A couple years ago, I outlined the remarkable and serpentine saga as the Heartflow fractional flow reserve (FFR) test moved from Medicare non coverage to coverage. (For example, at one point, Heartflow's MAC wouldn't even let it enroll in Medicare as a provider.)
My main blog on the Heartflow topic was in April 2018, and ended with Heartflow categorized into an outpatient payment category of $1500. Here. (An even nerdier version of the story is here.)
Heartflow uses very sophisticated software on site to provide dynamic analyses of cardiac CT imaging taken elsewhere, leading to better and less invasive management of patients. The company has raised several hundred million dollars over the years. Funding includes $65M in June 2019 and $240M in February 2018 (here).
Saga Continues Summer 2019
The story continues in Summer 2019.
- First, Palmetto GBA MAC provides a proposed LCD for coverage of Heartflow FFR, including detailed patient criteria, exclusion criteria, and technician and physician training criteria. CMS copy here, cloud copy here.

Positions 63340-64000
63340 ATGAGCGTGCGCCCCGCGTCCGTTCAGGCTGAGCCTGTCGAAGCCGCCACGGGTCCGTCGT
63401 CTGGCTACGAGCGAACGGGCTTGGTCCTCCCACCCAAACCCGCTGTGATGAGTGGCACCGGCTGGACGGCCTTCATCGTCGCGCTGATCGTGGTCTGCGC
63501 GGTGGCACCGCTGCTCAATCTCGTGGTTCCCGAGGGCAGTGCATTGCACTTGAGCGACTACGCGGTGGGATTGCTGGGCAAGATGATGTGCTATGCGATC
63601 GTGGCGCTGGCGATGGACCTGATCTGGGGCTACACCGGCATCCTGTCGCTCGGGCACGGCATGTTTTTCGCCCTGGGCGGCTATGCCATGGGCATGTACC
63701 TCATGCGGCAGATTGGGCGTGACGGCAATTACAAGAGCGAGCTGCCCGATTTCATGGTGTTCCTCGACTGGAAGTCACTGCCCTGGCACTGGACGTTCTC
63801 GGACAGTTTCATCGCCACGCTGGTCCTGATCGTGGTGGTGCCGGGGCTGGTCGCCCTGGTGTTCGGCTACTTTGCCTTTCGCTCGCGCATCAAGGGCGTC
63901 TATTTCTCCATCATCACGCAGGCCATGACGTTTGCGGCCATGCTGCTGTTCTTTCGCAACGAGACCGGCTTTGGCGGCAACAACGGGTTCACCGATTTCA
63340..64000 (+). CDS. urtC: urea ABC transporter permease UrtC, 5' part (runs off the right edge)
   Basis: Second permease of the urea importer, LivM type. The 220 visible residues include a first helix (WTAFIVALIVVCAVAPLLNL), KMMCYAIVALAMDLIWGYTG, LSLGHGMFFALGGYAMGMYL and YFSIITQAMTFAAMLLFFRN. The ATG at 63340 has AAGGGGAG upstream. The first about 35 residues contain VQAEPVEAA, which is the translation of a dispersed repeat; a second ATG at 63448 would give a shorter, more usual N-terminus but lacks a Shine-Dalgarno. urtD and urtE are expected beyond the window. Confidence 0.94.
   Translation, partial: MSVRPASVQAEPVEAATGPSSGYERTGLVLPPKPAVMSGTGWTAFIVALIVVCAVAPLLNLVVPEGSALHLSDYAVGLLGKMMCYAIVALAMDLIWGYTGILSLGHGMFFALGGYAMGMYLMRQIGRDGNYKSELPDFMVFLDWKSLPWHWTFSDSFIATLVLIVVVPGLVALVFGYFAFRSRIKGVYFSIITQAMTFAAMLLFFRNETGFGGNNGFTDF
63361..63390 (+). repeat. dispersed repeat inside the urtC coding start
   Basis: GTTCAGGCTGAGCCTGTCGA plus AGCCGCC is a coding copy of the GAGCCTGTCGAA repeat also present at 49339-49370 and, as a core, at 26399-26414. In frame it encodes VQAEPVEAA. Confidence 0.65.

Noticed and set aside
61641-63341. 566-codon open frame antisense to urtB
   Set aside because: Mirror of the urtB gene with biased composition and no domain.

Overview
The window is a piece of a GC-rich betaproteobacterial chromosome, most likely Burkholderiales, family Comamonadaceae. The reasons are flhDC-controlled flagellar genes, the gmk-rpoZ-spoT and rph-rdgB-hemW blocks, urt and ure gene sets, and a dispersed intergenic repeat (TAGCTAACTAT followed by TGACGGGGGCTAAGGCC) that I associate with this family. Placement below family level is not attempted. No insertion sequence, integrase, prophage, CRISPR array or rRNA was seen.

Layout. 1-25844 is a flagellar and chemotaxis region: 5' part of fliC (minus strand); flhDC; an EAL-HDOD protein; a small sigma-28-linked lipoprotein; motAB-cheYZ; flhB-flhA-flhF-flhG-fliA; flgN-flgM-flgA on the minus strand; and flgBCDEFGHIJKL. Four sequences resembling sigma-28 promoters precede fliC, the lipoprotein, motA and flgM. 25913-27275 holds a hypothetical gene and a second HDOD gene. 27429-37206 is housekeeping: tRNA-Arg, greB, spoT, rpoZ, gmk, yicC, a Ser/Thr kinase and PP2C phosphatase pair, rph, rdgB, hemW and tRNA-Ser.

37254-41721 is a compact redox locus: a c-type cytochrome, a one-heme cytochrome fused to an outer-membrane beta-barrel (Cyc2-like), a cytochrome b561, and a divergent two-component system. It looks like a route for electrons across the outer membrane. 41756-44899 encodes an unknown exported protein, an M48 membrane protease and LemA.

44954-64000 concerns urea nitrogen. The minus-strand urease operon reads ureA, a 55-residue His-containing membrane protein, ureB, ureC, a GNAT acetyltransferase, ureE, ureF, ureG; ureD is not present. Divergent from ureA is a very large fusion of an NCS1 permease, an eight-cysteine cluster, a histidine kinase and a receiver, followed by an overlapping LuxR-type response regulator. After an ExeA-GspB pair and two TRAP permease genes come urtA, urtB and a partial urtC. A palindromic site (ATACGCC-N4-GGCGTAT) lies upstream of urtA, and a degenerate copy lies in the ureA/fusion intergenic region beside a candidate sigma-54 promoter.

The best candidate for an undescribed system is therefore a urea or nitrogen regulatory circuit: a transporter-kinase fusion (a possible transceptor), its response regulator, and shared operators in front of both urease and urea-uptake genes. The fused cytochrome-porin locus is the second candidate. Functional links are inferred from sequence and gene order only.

- Second, CMS proposes to halve the outpatient Heartflow price. CMS originally placed the Heartflow code in a New Tech Payment Category for $1500. That was for CY2018. Now, in summer 2019, CMS says it has enough data from 840, CY2018 hospital claims to reclassify Heartflow's code in a far lower payment category. Original APC was APC 1516 ($1450) and proposed new APC is APC 1509 ($750). See 84 Fed Reg 39459-60 (August 9, 2019). Here.
Medicare Nerd Trivia
One way that Medicare can pay for diagnostic tests is as "purchased tests," where e.g. the treating cardiologist "purchases" the technical component of a report and finalizes it (signs-it-out). The physician can bill this "purchased test" to Medicare (by law, with no mark-up), but he has to report the entity that did the test, its location, its NPI. CMS confirms if the test originator was validly enrolled. See R3255CP, October 2015, Part B claim for purchased test to be handled as "unprocessable...if the [original supplier] cannot be verified as a valid, Medicare-enrolled entity" (at 10.1.1.2). Here.
Heartflow might not be a Medicare-enrolled entity. You can look up the NPI here, which seems to be 1982019980. If you go to Opedge/PECOS, it comes back with a "red" rather than "green" check (see pic below) which may mean that this NPI isn't enrolled in Medicare. See: https://opedge.com/Pecos. As noted above, CMS did process 840 Heartflow code claims at hospitals, suggesting that hospitals don't have to validate if a supplier is Medicare-enrolled or not.